Everything after mile 31 was basically a disaster.  The sun had come up and I knew it was going to be hot.  I was drinking my water and my electrolyte drink at regular intervals.  But, I would come to find out later, it was not nearly enough, as I would end the day weighing 7.5lbs less and pretty dehydrated.  I also thought I was eating enough, but I know I bypassed several aid stations telling myself I wasn't hungry.  I should have forced food down...but it tasted awful.

At mile 37 the cramps started.  I've been able to successfully stave them off in the past, and even end them quickly after they start, but not today.  I would pop S!caps, drink water, etc.....and they would not go away.  Cramps in my inner thighs on both legs and my calf muscles on both legs would prevent me from running much after that.  I would run for 15-90seconds until the cramps started and then I would walk for 10minutes.

At mile-44, I would reach the final aid station.  They were waiting on me, and the the other two 50-milers still out on the course.  I sat at the aid station and contemplated how I was gonna do the last 6miles.  It would almost certainly be walk-running.  I didn't want my first 50-mile run to end by walking.  I was in horrible pain from the cramps.  My left toes hurt, and I had no idea (it was the cut I'd later find) why.  My sides were starting to cramp.  I'd realized I was dehydrated.  I knew the water stations were out of water, so I had to carry everything with me those final miles.  I knew there was no shade.  I didn't want to bring further injury upon myself, and so........I quit.  I had a good cry right there at the aid station and on my ride back.  It hurt bad, because quitting is rarely an option for me.

I look back now and wish I would have had my running partner join me for the final 10-12miles.  I needed someone there at that last aid station to remind me that I could have done it.  To remind me that I shouldn't wuss out.  To remind me that it's only 6 more in a journey where you've already covered 44.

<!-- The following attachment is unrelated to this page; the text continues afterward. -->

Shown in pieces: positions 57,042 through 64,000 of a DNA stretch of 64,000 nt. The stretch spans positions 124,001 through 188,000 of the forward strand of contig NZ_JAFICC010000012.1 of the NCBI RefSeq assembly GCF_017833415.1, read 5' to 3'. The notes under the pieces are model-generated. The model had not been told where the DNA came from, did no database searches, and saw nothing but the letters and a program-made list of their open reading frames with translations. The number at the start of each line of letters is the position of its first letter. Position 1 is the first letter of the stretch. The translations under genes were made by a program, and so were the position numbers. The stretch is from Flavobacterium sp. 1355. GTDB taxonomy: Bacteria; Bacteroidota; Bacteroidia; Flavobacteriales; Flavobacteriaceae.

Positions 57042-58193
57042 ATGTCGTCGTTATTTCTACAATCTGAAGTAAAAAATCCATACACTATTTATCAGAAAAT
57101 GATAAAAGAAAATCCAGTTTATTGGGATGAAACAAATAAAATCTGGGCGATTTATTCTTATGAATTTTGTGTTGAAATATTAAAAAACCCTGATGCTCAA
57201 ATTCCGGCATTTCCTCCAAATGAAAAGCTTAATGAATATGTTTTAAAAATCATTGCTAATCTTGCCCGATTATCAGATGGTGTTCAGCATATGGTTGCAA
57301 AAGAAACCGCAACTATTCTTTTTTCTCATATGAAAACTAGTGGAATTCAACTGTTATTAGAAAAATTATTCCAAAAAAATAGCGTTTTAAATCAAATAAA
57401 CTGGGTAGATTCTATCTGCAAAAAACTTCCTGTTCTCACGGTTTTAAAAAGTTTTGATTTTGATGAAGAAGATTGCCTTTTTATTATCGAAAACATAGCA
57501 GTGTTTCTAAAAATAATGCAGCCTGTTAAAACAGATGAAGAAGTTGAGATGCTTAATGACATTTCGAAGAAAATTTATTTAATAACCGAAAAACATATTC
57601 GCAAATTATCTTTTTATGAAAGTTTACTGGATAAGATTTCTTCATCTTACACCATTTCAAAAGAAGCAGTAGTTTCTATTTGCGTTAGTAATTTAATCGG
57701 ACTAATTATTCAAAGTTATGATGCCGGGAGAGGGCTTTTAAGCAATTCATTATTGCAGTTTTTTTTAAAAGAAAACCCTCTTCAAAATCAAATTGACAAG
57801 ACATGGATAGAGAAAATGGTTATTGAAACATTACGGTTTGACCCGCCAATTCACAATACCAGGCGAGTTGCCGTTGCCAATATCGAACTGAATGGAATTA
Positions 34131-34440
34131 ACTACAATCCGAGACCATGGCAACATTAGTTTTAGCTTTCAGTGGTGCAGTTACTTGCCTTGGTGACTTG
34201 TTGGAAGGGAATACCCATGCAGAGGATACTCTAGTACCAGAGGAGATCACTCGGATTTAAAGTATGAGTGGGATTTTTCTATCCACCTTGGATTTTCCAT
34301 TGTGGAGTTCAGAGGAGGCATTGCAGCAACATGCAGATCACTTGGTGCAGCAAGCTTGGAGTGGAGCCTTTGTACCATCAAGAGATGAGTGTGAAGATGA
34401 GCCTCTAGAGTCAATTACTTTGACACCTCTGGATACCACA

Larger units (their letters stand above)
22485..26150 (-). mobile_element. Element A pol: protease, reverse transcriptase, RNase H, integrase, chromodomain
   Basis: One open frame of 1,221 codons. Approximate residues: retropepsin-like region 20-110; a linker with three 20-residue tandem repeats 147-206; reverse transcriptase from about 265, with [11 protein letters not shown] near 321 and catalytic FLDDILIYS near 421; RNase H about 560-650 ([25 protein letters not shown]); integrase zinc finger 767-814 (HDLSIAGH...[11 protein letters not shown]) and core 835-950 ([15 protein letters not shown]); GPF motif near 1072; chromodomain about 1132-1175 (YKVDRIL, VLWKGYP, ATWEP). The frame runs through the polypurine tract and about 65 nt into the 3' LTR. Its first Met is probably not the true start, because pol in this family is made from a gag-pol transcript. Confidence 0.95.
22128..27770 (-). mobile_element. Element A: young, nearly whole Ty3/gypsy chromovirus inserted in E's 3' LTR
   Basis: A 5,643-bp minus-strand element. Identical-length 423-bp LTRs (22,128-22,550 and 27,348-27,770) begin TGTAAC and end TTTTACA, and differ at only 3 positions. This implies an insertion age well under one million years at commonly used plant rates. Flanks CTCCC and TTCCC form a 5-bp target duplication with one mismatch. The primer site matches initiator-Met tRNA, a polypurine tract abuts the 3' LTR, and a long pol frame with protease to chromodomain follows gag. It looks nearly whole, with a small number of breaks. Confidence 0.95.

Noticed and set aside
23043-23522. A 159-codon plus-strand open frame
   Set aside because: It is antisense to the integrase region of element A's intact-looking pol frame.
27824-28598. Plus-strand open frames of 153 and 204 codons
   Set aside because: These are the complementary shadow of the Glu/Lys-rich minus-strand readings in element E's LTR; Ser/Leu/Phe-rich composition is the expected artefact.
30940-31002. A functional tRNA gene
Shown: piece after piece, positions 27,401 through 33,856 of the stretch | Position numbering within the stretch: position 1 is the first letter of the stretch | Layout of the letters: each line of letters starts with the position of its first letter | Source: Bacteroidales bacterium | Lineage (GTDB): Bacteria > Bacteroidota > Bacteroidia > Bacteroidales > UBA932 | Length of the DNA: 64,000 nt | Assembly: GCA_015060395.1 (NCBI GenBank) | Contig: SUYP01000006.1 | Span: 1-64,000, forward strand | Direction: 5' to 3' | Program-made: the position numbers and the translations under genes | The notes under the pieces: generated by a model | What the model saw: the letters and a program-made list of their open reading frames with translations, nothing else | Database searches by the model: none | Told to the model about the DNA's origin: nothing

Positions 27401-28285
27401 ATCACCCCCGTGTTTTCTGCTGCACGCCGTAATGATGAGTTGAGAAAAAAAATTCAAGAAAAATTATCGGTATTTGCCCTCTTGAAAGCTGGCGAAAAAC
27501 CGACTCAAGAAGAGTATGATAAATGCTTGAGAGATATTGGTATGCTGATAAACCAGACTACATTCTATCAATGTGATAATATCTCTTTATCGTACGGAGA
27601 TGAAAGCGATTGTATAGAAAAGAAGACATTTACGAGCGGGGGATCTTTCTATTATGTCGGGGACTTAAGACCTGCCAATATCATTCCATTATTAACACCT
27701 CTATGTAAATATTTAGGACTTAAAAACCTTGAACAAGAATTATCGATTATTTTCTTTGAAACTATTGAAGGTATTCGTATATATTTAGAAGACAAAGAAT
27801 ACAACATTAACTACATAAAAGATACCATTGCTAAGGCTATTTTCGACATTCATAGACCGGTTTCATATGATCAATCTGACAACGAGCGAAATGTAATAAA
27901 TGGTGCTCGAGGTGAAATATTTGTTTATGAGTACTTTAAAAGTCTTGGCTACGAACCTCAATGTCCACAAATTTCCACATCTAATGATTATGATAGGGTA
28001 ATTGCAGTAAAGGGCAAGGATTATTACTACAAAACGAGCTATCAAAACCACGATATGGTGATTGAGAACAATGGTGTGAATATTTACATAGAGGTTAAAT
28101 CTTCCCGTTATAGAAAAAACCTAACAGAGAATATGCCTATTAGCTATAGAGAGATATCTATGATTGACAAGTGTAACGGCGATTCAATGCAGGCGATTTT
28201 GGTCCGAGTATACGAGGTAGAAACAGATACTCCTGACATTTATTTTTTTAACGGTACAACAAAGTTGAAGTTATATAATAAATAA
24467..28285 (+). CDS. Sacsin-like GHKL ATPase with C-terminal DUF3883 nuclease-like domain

Always a pleasure to make new running friends!

That night, I would spend 3-4hours laying on the living room floor, screaming in agony as muscles tightened and cramped over and over and over.  The kids were scared, but we assured them daddy wasn't mad, he was just stupid.  I had a plethora of other problems that are probably too graphic to describe here.  The next day, I would get up and drive six hours to Oklahoma, only to realize the most injured part of me was my pride.  During my drive, I would remember a quote that I had heard before, and Andy had brought up while we spent those many miles running together:

"Whether you think you can, or you think you can't, you are right." --Henry Ford

Blue Springs 50/50 lessons learned:

*Drink.  Drink.  Drink.  Don't measure how much you should drink by how you feel, but rather how much time has passed in combination with the amount of ounces of water you have drank.
*Eat.  Yeah, sometimes it literally tastes like it.  You're gonna burn 5-7,000 calories in a 50-mile run....your body needs those calories, no matter how they taste.  Again, don't wait for your body to say it's hungry, measure it in time and calories consumed.
*Save your energy.  I was warned ahead of time, and again on race day, to take it easy and save energy.  I didn't, and I paid the ultimate price.
*Body glide.  Body glide in places you don't even imagine right now.  And, re-application every 2-3hours.
*Pacers....use them.  No one should be alone during a long run....find someone who will join you for some of it.
*Socks.  Use your trusted and true socks.  Of course your feet are gonna's 50 freaking miles!

I know I can run 50 miles.  The multitude of bad choices brought me down this time, but there will be other chances.  This run was all about learning lessons the hard way.